First and foremost, the Galaxy S5 is not a static scanner like the iPhone 5s. With the iPhone, you place your finger on the home button scanner and hold it still for a fraction of a second while the hardware scans your finger and the software recognizes it. The Galaxy S5, though, uses a motion scanner that requires you to swipe your finger over the top of the sensor. Those who tested the sensor at MWC reported that the scanner sometimes failed to recognize a scan, but that might be the result of using a demo device. Other hands-on reviews noted the scanner was awkward to use one-handed as you had to hold the phone and move your thumb at the same time.
Samsung, like Apple, allows users to scan multiple fingerprints so you can use the scanner with a choice of fingers. While iOS 7 supports up to five fingerprints, the Galaxy S5 will store eight.
Integration with apps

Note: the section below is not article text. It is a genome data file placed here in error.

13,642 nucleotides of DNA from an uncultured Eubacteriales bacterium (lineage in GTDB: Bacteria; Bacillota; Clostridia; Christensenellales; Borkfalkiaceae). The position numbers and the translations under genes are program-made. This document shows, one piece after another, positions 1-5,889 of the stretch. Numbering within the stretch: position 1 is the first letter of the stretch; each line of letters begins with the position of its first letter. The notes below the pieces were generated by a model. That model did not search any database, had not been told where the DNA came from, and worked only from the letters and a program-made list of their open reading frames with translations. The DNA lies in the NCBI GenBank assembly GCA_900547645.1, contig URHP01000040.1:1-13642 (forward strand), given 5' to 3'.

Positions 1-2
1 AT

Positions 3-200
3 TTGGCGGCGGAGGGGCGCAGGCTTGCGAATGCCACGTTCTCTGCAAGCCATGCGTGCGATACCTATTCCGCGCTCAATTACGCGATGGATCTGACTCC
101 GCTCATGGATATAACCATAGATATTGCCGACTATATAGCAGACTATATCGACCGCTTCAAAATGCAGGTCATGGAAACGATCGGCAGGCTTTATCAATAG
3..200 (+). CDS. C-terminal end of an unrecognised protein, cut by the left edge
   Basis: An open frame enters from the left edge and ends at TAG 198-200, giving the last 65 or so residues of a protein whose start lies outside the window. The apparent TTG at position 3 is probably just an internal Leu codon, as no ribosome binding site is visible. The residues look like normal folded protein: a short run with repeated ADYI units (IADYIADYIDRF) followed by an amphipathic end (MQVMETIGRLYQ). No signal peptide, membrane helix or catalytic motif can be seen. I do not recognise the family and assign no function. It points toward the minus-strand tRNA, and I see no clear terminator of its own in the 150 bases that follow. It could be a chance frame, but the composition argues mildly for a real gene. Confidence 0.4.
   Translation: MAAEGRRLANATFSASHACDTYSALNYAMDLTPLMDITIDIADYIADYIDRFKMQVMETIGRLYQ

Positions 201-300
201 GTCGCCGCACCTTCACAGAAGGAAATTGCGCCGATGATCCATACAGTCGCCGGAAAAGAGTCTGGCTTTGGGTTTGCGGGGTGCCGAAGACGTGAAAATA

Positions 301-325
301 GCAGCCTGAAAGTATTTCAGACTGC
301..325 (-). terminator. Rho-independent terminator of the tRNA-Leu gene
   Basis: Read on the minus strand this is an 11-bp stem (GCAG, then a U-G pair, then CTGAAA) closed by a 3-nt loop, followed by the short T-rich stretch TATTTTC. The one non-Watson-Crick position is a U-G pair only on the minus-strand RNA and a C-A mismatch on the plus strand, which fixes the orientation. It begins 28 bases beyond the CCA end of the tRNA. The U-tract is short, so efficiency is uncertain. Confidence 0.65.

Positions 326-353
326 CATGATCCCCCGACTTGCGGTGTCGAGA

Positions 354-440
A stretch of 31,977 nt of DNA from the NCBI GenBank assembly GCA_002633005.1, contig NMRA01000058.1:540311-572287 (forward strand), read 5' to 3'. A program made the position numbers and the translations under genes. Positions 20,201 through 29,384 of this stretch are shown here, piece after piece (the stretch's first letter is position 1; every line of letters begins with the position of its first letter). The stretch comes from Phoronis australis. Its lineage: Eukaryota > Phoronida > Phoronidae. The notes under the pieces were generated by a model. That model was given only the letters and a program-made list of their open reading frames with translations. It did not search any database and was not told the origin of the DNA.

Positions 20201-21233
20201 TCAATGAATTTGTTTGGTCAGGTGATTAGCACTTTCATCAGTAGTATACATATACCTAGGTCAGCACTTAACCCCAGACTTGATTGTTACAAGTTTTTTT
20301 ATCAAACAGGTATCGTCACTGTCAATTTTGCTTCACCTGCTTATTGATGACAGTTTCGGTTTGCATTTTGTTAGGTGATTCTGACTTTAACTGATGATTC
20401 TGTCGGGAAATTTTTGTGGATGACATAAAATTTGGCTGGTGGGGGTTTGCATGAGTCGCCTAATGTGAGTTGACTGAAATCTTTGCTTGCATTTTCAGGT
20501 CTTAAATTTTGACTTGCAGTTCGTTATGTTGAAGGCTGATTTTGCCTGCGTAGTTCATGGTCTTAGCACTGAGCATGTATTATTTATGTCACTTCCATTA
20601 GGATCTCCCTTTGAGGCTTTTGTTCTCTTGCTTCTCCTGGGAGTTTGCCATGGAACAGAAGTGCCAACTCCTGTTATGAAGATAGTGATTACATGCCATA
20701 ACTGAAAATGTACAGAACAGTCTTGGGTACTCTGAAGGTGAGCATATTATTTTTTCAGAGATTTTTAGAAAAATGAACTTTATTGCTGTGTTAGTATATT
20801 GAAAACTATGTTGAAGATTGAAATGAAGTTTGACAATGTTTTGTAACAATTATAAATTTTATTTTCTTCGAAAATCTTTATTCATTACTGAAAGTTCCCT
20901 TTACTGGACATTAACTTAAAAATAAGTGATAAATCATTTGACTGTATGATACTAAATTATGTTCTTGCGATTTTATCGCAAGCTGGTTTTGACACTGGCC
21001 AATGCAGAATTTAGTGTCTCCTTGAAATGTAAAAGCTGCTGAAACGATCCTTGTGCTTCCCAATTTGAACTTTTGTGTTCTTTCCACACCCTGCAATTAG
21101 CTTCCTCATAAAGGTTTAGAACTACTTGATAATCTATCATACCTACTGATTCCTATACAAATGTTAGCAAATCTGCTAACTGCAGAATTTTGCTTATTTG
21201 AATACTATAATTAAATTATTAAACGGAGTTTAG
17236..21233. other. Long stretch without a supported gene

The Touch ID fingerprint scanner on the iPhone 5s has limited utility as it only can be used to unlock a device and authenticate a purchase in iTunes. It’s a different story with the Galaxy S5, which goes beyond a home screen unlock function. In the Galaxy S5, owners can use the feature to restrict apps on the phone, making them unavailable to users who don’t have a fingerprint stored on the phone. Entering in a fingerprint scan also can be used to authenticate payments on the phone. PayPal has already announced that it will be first global payments company to support Galaxy S5’s fingerprint scanner. This will allow Galaxy S5 users will be able to use their fingerprint, no passwords or logins required, to shop at any merchant that accepts PayPal on mobile and in-stores.
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